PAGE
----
Can unproctored online assessments be trusted?

As more and more online courses are developed and offered, instructors of online courses need to consider the potential for cheating on the assessments. The following article describes some measures being implemented by FGCU (Florida Gulf Coast University):

One of the measures is to track IP addresses and determine if more than one test is being submitted from the same computer. Other measures include randomization of answer choices and random selection of items from an item bank. The software also prevents the test questions from being printed. Kathleen Davey, Dean of Academic Technology, said, “”You can’t prevent everything from happening. You must rely on the integrity of the individual students up to a certain point.”

Ultimately, the above statement is true. If a test taker is sufficiently determined he or she will be able to successfully cheat on the test or steal the test content.

I have been very interested lately in the security of online assessments. They are becoming more prevalent and indications are that they will become a dominant technology in testing if security concerns can be adequately addressed. The problem is that most online assessments are essentially unproctored assessments. Until unproctored Internet tests can be delivered securely, they should not be used for high-stakes exams. By definition, an exam has high stakes if passing or failing the exam has significant life consequences for the test taker. Usually this means getting a job, getting licensed in a profession, getting admitted to a school, getting a diploma, etc.

Recently, Boston Globe released an investigative report concerning Army Correspondence Courses. Yesterday, Senator Edward Kennedy M. Kennedy, Chairman of the Armed Services Committee, reacted strongly to the report, writing, “I was shocked to read of one website that provides answer keys and boasts that “[w]ith cheap prices and fast service, you can be wearing that E-5 [sergeant] rank before you know it.”

The essential problem is that the assessments being used for the correspondence courses are unproctored Internet tests.

I remember taking unproctored tests as a student at the university. We called them “take home” tests. Our take-home tests had implicit security built into them:

  1. They were really hard. You couldn’t just find the answer to the questions in the university library.
  2. You might find someone to take the test for you or help you out, but eventually you would take a few in-class tests (where you couldn’t use your friend).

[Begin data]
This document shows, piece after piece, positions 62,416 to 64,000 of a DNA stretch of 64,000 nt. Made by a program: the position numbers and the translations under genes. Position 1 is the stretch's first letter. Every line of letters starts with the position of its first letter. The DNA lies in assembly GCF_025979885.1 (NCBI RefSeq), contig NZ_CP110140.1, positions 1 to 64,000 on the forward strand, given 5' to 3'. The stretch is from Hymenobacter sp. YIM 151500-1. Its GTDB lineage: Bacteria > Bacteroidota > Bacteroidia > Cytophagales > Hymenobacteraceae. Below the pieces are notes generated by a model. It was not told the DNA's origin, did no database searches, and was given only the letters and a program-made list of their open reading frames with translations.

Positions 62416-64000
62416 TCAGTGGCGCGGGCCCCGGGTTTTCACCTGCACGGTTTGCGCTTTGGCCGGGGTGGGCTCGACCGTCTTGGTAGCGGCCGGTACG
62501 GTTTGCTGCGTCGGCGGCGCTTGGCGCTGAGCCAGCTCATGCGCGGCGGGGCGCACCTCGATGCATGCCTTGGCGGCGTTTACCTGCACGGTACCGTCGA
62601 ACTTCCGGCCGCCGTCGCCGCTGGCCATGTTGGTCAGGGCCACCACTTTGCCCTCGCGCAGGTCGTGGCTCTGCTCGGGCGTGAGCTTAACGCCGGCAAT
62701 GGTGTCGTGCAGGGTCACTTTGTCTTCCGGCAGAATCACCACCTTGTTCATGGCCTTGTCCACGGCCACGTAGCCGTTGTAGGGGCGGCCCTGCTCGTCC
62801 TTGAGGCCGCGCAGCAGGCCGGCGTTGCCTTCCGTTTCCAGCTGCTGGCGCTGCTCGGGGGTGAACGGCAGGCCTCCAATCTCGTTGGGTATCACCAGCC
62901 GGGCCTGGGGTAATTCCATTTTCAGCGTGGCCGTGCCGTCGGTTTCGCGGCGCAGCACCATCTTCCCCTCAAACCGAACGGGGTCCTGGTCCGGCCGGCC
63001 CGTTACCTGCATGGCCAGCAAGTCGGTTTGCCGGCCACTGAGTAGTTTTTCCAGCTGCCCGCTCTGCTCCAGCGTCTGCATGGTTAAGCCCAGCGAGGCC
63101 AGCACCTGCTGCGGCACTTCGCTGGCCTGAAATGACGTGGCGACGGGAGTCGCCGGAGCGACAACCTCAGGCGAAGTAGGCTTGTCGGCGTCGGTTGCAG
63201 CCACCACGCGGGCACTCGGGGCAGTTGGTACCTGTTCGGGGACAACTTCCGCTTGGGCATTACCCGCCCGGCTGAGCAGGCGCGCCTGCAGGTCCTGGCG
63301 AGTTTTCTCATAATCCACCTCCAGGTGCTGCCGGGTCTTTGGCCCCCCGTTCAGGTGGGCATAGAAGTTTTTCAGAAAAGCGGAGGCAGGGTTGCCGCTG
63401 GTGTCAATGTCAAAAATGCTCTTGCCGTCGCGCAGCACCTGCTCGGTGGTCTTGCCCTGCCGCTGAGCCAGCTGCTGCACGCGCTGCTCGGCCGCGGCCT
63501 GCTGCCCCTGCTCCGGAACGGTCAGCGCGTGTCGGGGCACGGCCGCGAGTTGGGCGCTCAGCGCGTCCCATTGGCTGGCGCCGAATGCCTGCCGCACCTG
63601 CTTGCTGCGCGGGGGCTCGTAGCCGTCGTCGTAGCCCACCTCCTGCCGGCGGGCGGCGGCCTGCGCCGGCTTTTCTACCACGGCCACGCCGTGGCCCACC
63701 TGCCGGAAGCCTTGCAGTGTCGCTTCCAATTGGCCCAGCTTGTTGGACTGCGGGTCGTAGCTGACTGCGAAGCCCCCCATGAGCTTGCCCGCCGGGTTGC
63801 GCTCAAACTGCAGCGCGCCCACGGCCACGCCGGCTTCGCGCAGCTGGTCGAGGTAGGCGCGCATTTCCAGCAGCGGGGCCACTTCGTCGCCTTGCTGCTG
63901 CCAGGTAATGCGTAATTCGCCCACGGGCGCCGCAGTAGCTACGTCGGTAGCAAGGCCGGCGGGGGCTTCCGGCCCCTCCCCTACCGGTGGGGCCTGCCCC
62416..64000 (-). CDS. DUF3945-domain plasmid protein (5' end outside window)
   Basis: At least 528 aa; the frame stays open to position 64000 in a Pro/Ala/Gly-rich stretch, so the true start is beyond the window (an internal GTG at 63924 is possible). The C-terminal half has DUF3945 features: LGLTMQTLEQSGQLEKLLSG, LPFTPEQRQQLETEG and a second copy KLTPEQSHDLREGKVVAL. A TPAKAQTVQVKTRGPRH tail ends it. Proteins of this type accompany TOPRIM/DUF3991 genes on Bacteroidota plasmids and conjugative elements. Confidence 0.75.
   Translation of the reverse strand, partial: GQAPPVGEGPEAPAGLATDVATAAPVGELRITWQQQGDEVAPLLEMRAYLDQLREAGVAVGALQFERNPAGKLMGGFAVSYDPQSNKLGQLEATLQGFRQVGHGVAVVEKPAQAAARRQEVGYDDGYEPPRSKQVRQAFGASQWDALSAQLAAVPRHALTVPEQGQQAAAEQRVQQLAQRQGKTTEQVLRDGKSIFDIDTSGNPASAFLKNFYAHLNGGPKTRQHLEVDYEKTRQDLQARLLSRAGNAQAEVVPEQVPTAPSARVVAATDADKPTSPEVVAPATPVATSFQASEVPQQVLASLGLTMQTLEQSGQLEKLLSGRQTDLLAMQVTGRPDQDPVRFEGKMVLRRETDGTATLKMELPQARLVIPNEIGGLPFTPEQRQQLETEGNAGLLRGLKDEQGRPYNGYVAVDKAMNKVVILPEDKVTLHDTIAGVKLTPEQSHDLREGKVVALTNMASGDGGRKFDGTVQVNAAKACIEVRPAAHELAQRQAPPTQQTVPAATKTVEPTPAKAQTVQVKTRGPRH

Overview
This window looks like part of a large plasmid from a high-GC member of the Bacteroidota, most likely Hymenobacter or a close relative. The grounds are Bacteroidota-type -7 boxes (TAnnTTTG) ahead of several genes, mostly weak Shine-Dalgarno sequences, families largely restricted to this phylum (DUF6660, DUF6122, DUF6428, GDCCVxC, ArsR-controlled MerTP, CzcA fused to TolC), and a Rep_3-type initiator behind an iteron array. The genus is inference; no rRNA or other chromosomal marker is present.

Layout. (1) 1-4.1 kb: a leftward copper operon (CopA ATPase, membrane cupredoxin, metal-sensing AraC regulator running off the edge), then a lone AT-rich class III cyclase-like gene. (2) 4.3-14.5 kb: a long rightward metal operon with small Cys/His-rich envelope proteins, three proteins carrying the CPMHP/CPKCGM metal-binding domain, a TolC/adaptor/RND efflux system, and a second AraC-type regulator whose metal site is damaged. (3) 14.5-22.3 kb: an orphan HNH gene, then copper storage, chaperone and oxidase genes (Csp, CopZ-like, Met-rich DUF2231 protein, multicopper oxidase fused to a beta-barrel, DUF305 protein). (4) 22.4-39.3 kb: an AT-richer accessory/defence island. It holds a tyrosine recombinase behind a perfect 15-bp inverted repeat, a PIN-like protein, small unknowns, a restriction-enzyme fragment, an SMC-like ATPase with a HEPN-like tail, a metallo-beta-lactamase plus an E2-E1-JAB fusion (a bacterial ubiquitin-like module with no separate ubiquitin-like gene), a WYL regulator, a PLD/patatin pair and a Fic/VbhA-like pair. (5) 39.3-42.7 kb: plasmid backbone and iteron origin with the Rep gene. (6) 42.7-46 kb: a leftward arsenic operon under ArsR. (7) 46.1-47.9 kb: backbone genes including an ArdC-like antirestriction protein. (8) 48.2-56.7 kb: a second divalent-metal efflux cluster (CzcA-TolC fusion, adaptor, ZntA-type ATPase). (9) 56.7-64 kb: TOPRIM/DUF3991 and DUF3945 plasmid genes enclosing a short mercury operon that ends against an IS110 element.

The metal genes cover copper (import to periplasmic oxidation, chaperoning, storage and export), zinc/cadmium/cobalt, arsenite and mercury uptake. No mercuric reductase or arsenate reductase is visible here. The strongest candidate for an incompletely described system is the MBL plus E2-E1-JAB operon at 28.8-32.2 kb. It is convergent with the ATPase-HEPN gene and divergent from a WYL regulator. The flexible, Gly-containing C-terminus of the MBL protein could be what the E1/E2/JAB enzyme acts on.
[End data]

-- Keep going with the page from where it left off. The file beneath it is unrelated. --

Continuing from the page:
3. The tests were written in your own handwriting, which was easily compared with prior copies of your handwritten assignments.

Later, as an instructor at the university we added another twist to take-home tests: Every student got the same problems but with different data and different answers.

The above simple principles highlight the issues that must be addressed to administer a test securely online in an unproctored setting:

  1. Biometrics should be used to authenticate test taker identity.
  2. The questions must not be answerable using simple “Google” searches.
  3. A verification process needs to be in place that allows the unproctored test result to be trusted.
  4. Other security measures may assist with authenticating that the test taker actually did his or her own work.
  5. Algorithms that produce item clones or variants can reduce the ability of test takers to share test content or profit from another’s answers.

I remember the day that I took my oral exams. There was no faking. There was no cheating. I was in a room, face-to-face, with three professors. Each of them had taught me in at least one course. Of course, it is not realistic to do this for every single individual being certified in a profession or being admitted into the university. But, it demonstrates the importance of having several observations which together confirm that the candidate does indeed possess the requisite competence.There has been interesting progress in the area of secure administrations of unproctored Internet tests. I will mention just a few items that I can recall readily:

  1. Kryterion ( is using data forensics and biometrics to establish that a test is being taken properly.
  2. SHL ( is using an initial unproctored test followed by a verification test in a proctored setting to ensure that the test results can be trusted.
  3. An instructor named Simon at the School of DCIT, University of Newcastle, used an innovative detection system with online unproctored tests that relied on font colors in Word documents to detect cheaters:

At this URL: you will find a paper that is very interesting in this context.

Two things are clear: (1) online assessment is here to stay, and (2) ubiquitous security solutions are needed if online assessments are to be trusted.

Dennis Maynes

Chief Scientist, Caveon Test Security

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